6.6 Deep South (1920-1965): Depression, War and Cracks in Jim Crow

 

 

1920

(48 states)

1940

(48 states)

1960

(50 states)

South Carolina

1,683,724

26th

1,899,804

26th

2,382,594

26th

Georgia

2,895,832

12th

3,123,723

14th

3,943,116

16th

Florida

968,470

32nd

1,897,414

27th

4,951,560

10th

Alabama

2,348,174

18th

2,832,961

17th

3,266,740

19th

Mississippi

1,790,618

23rd

2,183,796

23rd

2,178,141

29th

Louisiana

1,798,509

22nd

2,363,880

21st

3,257,022

20th

 

10.8%

 

10.8%

 

11.1%

 

 
 

Key events that shaped law and society:

  • The Great Depression (1929-1941) struck the Deep South hard.  The region strongly supported the New Deal, and Deep South legislatures passed a broad variety of similar relief measures including mortgage “moratoriums” and laws creating new agencies designed to regulate business competition, encourage labor unions and provide rural electrification.   Beginning with Mississippi in 1936, the Deep South also led the way in creating “balance agriculture with industry” programs – laws permitting state and local government to build facilities designed to attract private industry, a model which spread to other parts of the nation after World War II. 
  • The Deep South regained a measure of prosperity during the Depression and World War II.  New Deal relief programs helped many residents escape abject poverty, and the region benefited heavily from the defense build-up during World War II.  Thanks to the region’s delegation in Congress, which had built up much power through seniority, many military bases and plants built for the war remained in place after 1945 to meet the defense needs of the Cold War era.
  • American culture became increasingly nationalized during this era, due to unifying events such as universal military service and a strong sense of national solidarity during the war; the educational opportunities the federal G.I. Bill (1946) offered to veterans after the war; and the rise of national radio and television networks.  The development of air conditioning made Southern living more attractive for natives and Northern immigrants alike, and helped the South compete economically with other regions.  Elements of nationalization also appeared in American legal culture:  for example, every state except Louisiana adopted the Uniform Commercial Code during this era.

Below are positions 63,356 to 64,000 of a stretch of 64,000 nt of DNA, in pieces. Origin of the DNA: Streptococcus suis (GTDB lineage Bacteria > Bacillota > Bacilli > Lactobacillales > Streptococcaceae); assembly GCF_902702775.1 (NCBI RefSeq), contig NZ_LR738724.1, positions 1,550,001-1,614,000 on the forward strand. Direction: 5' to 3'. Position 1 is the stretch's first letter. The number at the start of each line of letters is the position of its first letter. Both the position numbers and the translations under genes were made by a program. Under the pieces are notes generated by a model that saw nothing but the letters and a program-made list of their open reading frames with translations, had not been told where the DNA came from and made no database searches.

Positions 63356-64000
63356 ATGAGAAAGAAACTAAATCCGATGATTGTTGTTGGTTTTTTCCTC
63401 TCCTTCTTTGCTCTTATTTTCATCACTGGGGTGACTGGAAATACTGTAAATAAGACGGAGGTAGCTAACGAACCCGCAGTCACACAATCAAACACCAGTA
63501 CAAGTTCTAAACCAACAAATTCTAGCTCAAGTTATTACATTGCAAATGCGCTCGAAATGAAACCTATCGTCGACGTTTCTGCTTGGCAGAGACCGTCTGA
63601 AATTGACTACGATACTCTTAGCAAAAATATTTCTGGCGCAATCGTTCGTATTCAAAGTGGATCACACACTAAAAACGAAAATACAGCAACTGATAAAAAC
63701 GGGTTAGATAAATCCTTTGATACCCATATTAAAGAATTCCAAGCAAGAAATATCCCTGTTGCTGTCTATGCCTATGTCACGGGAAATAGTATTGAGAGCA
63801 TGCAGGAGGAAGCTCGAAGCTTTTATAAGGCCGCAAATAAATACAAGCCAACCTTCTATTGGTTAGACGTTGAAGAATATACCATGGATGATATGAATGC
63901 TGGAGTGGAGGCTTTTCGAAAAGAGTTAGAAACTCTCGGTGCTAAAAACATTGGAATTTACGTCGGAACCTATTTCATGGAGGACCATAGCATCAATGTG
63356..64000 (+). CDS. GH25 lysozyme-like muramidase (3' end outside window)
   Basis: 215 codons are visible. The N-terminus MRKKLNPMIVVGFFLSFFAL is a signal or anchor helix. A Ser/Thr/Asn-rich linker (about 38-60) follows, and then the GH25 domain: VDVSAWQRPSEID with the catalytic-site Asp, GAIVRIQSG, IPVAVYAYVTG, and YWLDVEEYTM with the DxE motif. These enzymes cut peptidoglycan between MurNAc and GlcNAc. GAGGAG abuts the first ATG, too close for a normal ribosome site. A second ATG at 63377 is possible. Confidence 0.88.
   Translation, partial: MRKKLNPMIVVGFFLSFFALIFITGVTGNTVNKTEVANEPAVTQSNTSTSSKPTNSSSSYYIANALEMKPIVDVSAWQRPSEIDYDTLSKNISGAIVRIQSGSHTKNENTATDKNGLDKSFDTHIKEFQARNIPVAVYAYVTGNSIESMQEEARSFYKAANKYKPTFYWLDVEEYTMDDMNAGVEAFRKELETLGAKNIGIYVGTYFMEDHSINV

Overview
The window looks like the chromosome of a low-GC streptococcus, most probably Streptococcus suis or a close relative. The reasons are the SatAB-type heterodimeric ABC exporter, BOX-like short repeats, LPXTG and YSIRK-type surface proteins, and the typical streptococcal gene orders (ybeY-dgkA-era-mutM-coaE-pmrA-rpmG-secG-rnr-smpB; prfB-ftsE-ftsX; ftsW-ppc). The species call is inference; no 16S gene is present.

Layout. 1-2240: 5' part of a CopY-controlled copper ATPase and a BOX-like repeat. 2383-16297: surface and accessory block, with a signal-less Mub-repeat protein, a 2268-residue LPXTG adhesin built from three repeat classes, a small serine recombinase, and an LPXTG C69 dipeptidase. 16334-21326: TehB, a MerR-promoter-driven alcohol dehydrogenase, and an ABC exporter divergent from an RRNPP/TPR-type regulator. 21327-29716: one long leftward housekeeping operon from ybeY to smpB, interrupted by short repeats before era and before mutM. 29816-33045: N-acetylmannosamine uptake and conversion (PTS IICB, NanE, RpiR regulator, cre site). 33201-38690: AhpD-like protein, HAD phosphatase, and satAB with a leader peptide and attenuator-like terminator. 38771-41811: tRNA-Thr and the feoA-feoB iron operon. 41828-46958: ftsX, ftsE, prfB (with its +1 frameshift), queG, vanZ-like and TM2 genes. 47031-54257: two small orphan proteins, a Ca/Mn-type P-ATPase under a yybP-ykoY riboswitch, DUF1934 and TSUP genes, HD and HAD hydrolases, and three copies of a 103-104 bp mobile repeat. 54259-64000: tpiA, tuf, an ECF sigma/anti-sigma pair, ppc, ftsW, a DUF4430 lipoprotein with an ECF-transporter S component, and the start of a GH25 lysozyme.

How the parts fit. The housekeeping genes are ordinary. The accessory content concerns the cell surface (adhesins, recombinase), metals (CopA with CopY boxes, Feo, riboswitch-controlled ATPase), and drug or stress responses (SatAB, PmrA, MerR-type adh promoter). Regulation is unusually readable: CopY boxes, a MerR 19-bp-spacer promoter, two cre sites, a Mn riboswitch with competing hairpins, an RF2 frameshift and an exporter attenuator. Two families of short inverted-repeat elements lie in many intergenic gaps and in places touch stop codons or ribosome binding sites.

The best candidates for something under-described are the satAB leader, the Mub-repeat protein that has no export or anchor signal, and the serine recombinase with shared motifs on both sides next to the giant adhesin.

• Although Deep South states participated in the nationalization process, Jim Crow continued to keep the region apart from the rest of the nation in important ways.  After the U.S. Supreme Court scrapped the “separate but equal” doctrine and declared school segregation unconstitutional in Brown v. Board of Education (1954), most Deep South states denounced the court actively resisted integration.  Cracks gradually appeared in the Jim Crow system after 1954, but on the eve of passage of the landmark federal Civil Rights Act of 1964, segregation was still firmly entrenched in the Deep South.  

  • Florida transformed itself during this era.  Fueled by northern retirees who found its warm climate attractive and other northerners attracted by economic opportunity, Florida’s population increased fivefold from 1920 to 1960 and it went from the smallest to the largest state in the Deep South.  Florida retained many components of Southern culture, but because of heavy Northern immigration it was less resistant to Brown and other efforts to end segregation than the rest of the Deep South.